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75 of 83 people found the following review helpful By Sage on April 8, 2006
Format: Hardcover
This is a great book on the history of the American Mafia with some new insights on its origins and how it came to the US, also how it functioned and bled New York for 70+ years. Raab has a done a masterful job of combing through the myriad newspaper, court dcuments and sources out there and assembled a chronological narrative of each of New York's Mafia Families. It is a rivetting read, entertaining and informative. It gives new insights into the semi-legit rackets and old history like Apalachin, JFK's assassination, Luciano's war-time aid to the US, and Jimmy Hoffa. Of particulr value is how the new focus on terrorism post 9/11 may give the Mafia a chance to regroup.

However, these strengths are also its weaknesses. It focuses exclusively on New York City. It says how New York made satellites of Mafia Families in other cities but never explains how things worked in other cities or how the New York Families subjugated other mafia groups around the country. It also would have been intersting to learn how New York mafia groups related to and cooperated with families in other cities, especially Chicago. It never explains how the New York Families could run crews in other cities with active Mafia Families, like Newark and California.

Raab also relies heavily on FBI and Court transcripts, and sometimes his explaining the investigations and pursuit of the gangsters is too long and pulls the book off track. We want to learn about the Mafia and how it functions, not read a police investigative-procedural drama.

The most glaring mis-step is Raab's over-simplification and neglect of other criminal organizations, especially Meyer Lansky, Moe Dalitz and other Jewish gagnsters.
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33 of 38 people found the following review helpful By Craig L. Howe on March 22, 2006
Format: Hardcover
Beginning with the Sicilian origins of the Mafia, Selwyn Raab explains how it spread from its New York origins to cities across America.

Raab, a newspaper and television reporter with more than 40 years experience covering organized crime paints a realistic portrait of the Mafia. Avoiding glamorization, the author, who spent more than 25 years as a reporter with The New York Times, exposes the Mafia as a serious threat to honest citizens.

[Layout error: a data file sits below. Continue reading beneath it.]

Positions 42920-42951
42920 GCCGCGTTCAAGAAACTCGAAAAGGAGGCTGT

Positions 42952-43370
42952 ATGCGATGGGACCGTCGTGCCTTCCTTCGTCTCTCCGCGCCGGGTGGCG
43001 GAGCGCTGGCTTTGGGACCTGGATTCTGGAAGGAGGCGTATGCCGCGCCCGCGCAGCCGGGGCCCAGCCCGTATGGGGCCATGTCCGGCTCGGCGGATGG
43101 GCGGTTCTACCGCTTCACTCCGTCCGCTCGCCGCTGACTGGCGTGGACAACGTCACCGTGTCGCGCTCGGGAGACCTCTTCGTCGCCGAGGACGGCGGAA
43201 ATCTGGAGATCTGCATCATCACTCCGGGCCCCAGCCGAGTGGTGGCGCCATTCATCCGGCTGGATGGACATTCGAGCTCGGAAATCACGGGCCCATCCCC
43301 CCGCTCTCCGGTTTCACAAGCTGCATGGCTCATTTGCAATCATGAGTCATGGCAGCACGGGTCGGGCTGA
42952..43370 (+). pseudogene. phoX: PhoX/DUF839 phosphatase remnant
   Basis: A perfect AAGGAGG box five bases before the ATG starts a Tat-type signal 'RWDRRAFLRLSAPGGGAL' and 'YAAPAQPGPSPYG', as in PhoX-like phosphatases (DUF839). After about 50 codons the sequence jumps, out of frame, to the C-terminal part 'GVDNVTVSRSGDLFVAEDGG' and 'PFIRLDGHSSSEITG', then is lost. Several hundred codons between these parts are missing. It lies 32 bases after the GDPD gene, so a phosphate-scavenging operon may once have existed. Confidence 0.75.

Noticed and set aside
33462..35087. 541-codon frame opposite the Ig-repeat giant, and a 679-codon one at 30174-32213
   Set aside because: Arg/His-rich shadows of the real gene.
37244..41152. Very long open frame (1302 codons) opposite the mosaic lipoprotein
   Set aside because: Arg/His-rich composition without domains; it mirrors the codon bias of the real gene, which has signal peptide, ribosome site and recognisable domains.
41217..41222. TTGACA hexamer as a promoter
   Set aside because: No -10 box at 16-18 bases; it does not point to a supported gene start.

"The collective goal of the five families of New York was the pillaging of the nation's richest city and region," he writes.

The five families--Bonanno, Colombo, Gambino, Genovese, and Lucchese--were responsible for corrupting labor unions to control waterfront commerce, garbage collection, the garment industry, and construction in New York. Later, they broadened their vistas to include the country, particularly Las Vegas, its most successful outside venture.

Since September 11, 2001, the author says, the F.B.I. has been focused mainly on external threats, the author notes. This gives it room to regain some lost turf by moving into new avenues of crime.

Exhaustive in its research and well-written, Five Families chronicles the tale of the rise and fall of New York's premier dons: Lucky Luciano, Paul Castellano and John Gotti. To carry his tale, Raab interviewed prosecutors, law enforcement officers, Mafia members, informants, and "Mob lawyers." The result: anecdotes and inside information that reveal the true story of the Mafia and its influence.

A masterpiece, this book will be considered a model of what great journalism should and can be.
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12 of 12 people found the following review helpful By Scott Hedegard on February 26, 2006
Format: Hardcover
I'd give "Five Families" six or seven stars, were it possible. Having read several Mob-related books, some great, some trashy, I can say with some authority that Selwyn Raab's book is the best historical volume ever on the Mafia, and brings us up to the present.

From its start during Prohibition, the founding of "The Commission" by Lucky Luciano and later events such as the whacking of Paul Castellano and the rise and fall of John Gotti, and the travails of sinister Mob figures like Anthony "Gaspipe" Casso, probably the most vicious mobster ever, and Vincent "Chin" Gigante, to whom even Gotti was deferential, "Five Families" offers a comprehensive yet never tedious look into New York's five Mob families, or "borgatas" and their successes and failures.

While attention is paid to John Gotti, Raab wisely divvies up his time evenly among the families, avoiding the overkill of Gotti stories other books have fallen prey to. His work on more recent figures is especially interesting.

We have always had a fascination with charismatic criminals, from the old days of the West with Billy The Kid, Butch Cassidy, to Al Capone, Luciano and John Gotti. It's the stuff of legend, but we must remember not to become admirers of these outlaws, as Raab points out through his details of some of their meanest and sadistic acts. Nonetheless, it's compelling and a great view into the underworld, its way of life and its prime movers and shakers. Over 700 pages long, and worth every sentence.